“Beyond condemning the House of Saud for its role in the Khashoggi affair, Washington’s broader approach to the Kingdom needs to be carefully calibrated to reflect a number of new realities”

THE NATIONAL INTEREST
Joe Biden’s Pressure On Saudi Arabia Has High Stakes
by Ilan Berman
March 1, 2021

Last week, the White House decided to publicly release a long-suppressed intelligence report pinning the blame on the Kingdom of Saudi Arabia’s de facto ruler, Crown Prince Mohammed Bin Salman, for the 2018 death of dissident journalist Jamal Khashoggi. On the heels of the disclosure, the U.S. Treasury Department leveled new sanctions against a slew of high-ranking individuals linked to the grisly killing (though, notably, not against the crown prince). That it did is hardly a surprise. The idea that Riyadh should pay some sort of a cost for Khashoggi’s brutal demise is hardly a controversial one. Indeed, such a move has been advocated for years on both sides of the U.S. political aisle. What comes next, however, is likely to prove decisive.  READ MORE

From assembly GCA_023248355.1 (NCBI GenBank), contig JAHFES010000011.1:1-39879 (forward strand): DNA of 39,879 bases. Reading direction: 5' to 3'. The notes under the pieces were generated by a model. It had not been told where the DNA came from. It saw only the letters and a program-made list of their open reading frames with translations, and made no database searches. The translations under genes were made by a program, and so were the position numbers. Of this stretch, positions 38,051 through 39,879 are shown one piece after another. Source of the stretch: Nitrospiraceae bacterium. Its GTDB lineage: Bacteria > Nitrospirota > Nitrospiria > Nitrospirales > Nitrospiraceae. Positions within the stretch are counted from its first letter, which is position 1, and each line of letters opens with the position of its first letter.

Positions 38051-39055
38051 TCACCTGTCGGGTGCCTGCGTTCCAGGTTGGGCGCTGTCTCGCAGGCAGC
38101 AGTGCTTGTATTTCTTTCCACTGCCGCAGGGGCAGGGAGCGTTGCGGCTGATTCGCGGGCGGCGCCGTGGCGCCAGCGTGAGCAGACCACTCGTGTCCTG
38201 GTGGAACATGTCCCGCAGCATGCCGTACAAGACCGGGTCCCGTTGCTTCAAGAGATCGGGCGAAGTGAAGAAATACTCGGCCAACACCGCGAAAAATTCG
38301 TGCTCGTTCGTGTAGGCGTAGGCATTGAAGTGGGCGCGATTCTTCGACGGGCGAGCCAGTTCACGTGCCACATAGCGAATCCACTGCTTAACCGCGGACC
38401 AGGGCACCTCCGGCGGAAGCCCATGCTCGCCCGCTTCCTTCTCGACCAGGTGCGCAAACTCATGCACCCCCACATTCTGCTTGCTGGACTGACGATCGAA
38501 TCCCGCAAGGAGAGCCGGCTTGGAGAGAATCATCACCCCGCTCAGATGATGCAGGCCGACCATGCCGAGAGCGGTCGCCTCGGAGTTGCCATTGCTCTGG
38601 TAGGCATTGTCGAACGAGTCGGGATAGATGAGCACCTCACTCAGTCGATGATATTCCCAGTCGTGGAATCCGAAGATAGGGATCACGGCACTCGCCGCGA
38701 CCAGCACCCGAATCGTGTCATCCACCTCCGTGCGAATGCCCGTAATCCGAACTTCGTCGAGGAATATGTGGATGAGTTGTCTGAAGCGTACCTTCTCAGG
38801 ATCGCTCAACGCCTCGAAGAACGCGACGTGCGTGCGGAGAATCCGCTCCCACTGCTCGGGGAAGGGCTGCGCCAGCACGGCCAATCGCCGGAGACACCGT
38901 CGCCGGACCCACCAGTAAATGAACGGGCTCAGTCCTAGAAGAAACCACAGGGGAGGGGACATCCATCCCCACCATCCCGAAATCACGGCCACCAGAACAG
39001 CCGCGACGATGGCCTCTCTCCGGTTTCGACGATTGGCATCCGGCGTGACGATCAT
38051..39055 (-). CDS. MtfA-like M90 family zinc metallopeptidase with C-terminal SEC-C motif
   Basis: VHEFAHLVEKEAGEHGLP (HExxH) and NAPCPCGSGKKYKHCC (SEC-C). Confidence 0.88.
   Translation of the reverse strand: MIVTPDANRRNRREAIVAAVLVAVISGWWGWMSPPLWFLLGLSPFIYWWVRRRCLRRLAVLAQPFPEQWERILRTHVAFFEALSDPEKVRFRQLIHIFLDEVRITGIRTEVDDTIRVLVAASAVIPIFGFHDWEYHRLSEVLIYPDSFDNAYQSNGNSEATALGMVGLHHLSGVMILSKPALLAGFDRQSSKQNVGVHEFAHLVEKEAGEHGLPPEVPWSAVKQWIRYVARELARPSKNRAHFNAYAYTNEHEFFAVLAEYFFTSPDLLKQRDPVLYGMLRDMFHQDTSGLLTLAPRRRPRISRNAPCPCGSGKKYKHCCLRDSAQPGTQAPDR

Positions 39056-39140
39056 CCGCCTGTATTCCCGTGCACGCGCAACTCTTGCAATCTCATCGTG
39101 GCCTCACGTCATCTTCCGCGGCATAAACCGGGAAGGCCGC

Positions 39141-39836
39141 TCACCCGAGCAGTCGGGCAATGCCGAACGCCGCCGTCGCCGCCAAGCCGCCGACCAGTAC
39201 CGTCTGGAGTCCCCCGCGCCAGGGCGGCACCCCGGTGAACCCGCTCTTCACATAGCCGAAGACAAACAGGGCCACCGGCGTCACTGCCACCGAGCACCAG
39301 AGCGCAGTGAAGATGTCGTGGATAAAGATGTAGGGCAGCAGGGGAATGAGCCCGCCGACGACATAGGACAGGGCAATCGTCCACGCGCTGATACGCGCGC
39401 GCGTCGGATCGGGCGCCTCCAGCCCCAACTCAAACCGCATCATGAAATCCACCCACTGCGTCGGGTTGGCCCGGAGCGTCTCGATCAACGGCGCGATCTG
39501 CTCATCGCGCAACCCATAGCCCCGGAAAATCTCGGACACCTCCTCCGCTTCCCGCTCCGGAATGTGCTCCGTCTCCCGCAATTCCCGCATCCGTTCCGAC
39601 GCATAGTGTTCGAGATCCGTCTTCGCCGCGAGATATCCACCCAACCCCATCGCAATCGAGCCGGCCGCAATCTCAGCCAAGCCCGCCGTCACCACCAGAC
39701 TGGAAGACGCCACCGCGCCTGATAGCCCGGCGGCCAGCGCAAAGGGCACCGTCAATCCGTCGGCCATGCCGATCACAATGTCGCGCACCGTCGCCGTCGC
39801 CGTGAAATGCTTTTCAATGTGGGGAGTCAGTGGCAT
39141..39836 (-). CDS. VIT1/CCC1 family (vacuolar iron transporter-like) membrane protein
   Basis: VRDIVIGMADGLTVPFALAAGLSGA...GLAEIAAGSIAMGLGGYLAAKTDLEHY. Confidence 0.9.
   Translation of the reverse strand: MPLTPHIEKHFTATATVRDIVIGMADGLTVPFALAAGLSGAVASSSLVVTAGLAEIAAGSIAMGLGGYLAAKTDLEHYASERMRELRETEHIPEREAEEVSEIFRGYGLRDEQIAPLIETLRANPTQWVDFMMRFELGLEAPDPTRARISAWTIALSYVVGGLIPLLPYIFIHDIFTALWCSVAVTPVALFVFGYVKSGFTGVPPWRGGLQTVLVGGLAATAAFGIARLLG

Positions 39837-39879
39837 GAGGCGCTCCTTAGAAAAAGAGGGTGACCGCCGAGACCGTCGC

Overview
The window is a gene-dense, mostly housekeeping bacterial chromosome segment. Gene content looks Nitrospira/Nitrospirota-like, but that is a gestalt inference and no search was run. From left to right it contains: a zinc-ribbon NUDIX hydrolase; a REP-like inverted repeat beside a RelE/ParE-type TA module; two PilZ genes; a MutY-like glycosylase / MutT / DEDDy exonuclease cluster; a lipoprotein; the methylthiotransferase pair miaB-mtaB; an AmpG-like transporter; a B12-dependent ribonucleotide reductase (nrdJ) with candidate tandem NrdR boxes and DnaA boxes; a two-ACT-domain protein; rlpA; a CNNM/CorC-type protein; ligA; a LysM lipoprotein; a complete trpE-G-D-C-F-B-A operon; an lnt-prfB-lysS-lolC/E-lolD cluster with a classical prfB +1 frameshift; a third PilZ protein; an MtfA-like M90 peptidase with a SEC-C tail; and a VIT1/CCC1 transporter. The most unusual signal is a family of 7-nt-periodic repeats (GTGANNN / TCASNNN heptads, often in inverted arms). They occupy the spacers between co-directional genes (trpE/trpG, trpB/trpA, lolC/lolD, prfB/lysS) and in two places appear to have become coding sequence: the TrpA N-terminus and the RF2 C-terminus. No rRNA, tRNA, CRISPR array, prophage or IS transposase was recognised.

HARVARD GAZETTE Karen Elliott House: Biden may regret releasing report on Khashoggi murder Biden seems to want to humiliate the crown prince anew by releasing the report at Congress’ insistence. Democrat activists in Congress who despise the abrasive crown prince in large part because he was close to Donald Trump will undoubtedly push President Biden to take more punishing actions against the crown prince and Saudi Arabia than merely releasing old news blaming him for Jamal Khashoggi’s murder.

NEWSWEEK Jonathan Tobin: Despite Khashoggi’s Murder, America Must Still Choose: Saudis or Iran? Kicking the Saudis to the curb and even sanctioning MBS, the country’s de facto leader, is inextricably tied to the question of what to do about Iran—a nation that is likely an even worse human rights offender and is assuredly a much more aggressive Islamist nation that poses a threat to the rest of the Middle East, with or without the nuclear weapons it seeks.

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